Adult monitors on buses and vans ensure the safety of young children under the age of 5 during transport and minimize the risk of a child being left behind on a vehicle. The cost, $17 million, is not cheap, but parents and providers understand the heartbreaking cost of doing nothing to address this problem.
Early education providers strive each day to meet the educational and developmental needs of over 200,000 of our youngest children in Massachusetts. These child care programs work in partnership with the parents and families of the children they serve. They do so with an essential shared trust that their child’s safety will be prioritized during the child’s time in the program each day.
Prioritization of safety begins each day when thousands of children across Massachusetts, some as young as 6 weeks old, enter vans and buses to access their early education or before/after school program. Community Action, Inc. Family Day Care, Head Start and Early Head Start transport children daily to their chosen child care program. Without transportation services for our families, children could not experience quality programs that support the entire family. Community Action, Inc. provides transportation for about 275 children in the Greater Haverhill area daily.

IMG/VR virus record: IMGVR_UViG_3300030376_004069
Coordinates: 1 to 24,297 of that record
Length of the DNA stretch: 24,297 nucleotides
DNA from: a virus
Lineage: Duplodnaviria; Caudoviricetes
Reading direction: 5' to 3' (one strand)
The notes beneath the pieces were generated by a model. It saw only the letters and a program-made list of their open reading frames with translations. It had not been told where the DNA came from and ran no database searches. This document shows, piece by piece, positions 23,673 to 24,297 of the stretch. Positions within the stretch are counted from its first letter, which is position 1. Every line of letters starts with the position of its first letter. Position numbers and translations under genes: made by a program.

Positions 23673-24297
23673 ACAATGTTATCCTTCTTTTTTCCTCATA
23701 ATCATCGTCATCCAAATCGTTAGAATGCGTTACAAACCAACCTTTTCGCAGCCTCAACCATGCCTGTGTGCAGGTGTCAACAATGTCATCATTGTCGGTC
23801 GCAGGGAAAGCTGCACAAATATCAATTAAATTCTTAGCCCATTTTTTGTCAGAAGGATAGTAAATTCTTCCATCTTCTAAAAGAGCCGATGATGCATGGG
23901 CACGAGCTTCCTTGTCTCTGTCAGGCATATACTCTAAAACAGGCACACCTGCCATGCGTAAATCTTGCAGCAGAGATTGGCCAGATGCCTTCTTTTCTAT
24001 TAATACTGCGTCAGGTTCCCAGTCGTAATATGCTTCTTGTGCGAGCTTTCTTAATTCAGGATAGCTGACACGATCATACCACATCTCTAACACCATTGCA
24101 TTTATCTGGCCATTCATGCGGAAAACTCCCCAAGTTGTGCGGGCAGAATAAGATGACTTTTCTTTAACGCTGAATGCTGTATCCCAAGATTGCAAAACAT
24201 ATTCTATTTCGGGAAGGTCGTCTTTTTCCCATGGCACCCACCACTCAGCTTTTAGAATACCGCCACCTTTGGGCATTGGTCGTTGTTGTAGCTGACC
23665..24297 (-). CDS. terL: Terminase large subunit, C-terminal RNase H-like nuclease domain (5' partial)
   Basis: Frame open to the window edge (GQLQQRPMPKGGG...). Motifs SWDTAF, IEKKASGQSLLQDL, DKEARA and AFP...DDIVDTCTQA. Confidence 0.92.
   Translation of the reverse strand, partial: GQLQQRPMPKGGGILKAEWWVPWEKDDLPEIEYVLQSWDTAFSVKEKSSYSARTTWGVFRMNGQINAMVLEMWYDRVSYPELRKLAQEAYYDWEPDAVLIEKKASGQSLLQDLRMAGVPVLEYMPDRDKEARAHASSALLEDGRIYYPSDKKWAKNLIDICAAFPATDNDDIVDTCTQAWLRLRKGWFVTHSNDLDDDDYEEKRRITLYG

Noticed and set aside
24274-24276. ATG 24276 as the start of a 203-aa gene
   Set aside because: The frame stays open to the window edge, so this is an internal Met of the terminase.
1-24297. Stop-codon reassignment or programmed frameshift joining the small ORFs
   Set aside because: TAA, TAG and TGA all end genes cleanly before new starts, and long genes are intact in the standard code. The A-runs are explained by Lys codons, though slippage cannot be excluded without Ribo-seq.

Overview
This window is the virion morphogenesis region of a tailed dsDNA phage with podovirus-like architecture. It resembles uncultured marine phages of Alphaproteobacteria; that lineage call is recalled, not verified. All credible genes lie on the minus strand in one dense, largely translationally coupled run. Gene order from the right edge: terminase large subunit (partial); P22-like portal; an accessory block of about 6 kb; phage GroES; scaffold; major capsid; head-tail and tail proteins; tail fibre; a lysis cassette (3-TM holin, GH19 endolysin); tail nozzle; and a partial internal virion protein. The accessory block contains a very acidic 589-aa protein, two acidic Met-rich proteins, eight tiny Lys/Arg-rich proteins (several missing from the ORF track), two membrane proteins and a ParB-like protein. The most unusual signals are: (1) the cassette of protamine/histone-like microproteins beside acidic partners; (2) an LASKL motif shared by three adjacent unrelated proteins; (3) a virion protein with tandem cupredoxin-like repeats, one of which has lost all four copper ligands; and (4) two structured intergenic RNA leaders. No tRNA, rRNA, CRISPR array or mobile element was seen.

A child’s death brings the need for change
Prioritization of safety in early education transportation has rightfully come under scrutiny during the past year, since last September’s death of 17-month-old Gabriel Josh-Cazir Pierre, who was killed while being transported to child care in Boston.
Gov. Patrick immediately created an ad-hoc committee to take an in-depth look at the early education transportation system. Their efforts led the State Board of Early Education & Care to pass a series of policy and procedural changes aimed at making the transportation of young children safer. The most significant recommendation was to require an adult monitor on any vehicle carrying children under the age of 5.